How to Ace an Interview

Great MBA programs provide students a number of opportunities to develop important skills — the right classes and top-notch faculty, networking opportunities and support, to name a few — but there's one skill less commonly cultivated: How to ace job interviews as a newly minted MBA.

How to ace a job interview - Savika Talikhdin

Florida Atlantic University, however, delivered for Savika Tilakhdin. While studying in FAU's Executive MBA program, she was promoted to be an Associate Credit Analyst at JM Family Enterprises. The automotive business is one of America's largest private companies and No. 34 on Fortune magazine's list of 100 best companies to work for.

"The program allowed me to become more confident in my communication and interviewing skills," Tilakhdin says. "Every class was structured around being able to effectively communicate your thoughts, ideas and understanding of the material."

This is one way FAU helps students blossom into expert interviewees and, ultimately, desirable candidates; the faculty and staff encourage steadily developing skills and preparation over time as opposed to a cram-for-the-exam approach. Such a tactic falls in line with the best advice vocational experts offer. Here are five more tips MBA candidates and recent graduates can employ when interviewing to help land an A-list position.

Think objectively
Well in advance of the interview, begin considering the messages you should convey. "What do you want the interviewer to think about you when you leave? What are the key things you must deliver during the interview? Pick three or four specific things about yourself that you want the interviewer to understand about your positive traits," says Megan Hall, assistant director of FAU's College of Business Executive Programs. Then consider different ways to communicate those.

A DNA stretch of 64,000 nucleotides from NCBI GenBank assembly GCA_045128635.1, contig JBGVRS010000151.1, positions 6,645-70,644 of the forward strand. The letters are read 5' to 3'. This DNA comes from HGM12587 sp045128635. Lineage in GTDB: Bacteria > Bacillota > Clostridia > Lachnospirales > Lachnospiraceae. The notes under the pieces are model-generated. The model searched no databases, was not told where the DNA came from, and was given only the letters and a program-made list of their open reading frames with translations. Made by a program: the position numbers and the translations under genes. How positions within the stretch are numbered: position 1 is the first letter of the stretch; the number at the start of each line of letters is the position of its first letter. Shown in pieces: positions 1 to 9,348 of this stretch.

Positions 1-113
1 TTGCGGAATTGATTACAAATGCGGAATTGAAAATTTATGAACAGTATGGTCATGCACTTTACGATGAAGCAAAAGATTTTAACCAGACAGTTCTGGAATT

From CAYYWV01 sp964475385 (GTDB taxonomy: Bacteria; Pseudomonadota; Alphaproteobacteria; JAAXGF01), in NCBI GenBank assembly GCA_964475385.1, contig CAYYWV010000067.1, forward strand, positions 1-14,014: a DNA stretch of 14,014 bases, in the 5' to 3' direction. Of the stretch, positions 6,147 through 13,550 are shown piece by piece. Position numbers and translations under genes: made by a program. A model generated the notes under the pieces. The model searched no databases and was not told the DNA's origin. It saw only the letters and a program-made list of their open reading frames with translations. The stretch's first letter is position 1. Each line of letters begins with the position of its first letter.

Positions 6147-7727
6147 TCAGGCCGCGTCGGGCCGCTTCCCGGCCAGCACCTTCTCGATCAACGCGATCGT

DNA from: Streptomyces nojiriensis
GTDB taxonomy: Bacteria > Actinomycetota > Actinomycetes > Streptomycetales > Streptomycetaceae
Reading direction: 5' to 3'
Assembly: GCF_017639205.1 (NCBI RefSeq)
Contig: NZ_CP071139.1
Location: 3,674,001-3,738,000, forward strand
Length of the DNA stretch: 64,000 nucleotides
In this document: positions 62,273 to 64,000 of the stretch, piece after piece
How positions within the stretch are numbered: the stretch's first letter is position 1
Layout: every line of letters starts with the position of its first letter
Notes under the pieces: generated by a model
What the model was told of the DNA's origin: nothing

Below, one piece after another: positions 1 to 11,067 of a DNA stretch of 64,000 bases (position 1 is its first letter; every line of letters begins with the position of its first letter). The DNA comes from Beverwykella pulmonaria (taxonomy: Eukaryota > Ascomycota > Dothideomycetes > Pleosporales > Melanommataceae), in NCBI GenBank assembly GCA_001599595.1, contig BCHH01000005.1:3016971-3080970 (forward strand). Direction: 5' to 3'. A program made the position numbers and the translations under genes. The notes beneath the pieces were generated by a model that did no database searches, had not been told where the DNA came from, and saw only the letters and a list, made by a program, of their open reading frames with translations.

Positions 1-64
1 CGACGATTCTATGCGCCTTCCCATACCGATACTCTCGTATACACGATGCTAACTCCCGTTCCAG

Link in
Long before landing an interview, use LinkedIn for research about and to develop a meaningful network within your desired industry. For example, you can view contacts' and interviewers' current and prior jobs and use the tool to learn more about a company and its culture and employees. "Many employers and hiring managers utilize LinkedIn for recruiting purposes, and I'd strongly encourage individuals to become proficient with it and understand how to leverage LinkedIn for opportunities," Hall says.

Show you're a team player
There's a perception at many companies — skewed as it may be — that those under age 35 have an entitlement mentality. So whatever the job, you might have to go the extra mile to prove you're not afraid to get your hands dirty. "Yes, having a MBA is great, but displaying that you're looking to delegate before even starting a job is not a good sign; instead make sure to show a lead-by-example management style in the interview," says Dennis Theodorou, vice president of JMJ Phillip, an executive search firm with offices around the country. "During the interview, hiring managers and executives want to see a roll-up-your-sleeves-and-get-things-done type of attitude."

Remember the "can-will-fit" rule
MBAs need to give potential employers unmistakable assurance that they can do the job (via their qualifications), will do the job (via a strong work ethic) and fit into a corporate culture seamlessly, says Greg Burns, director at Choice Associates, a staffing firm in New York City. "A candidate can tailor his or her approach to the interview by understanding these concepts and responding to interview questions with them in mind."

Be prepared for a tough exam
You've passed countless tests on your way to earning your MBA, but an interview can be the most intense of all. "Recruiters and hiring managers hold candidates enrolled in or who have recently graduated from a quality MBA program to a higher standard," says Steven Rothberg, president and founder of College Recruiter. "So MBAs with little to no experience interviewing for professional roles may find themselves unprepared for the depth and breadth of questions they're asked." Simply knowing that an interview may feel very much like a difficult oral exam can help, but also be sure you're ready for extremely detailed questions about your skills, knowledge, the industry, organization and more. You may not always have the answers, but how you handle yourself and the pressure will tell the interviewer all they need to know.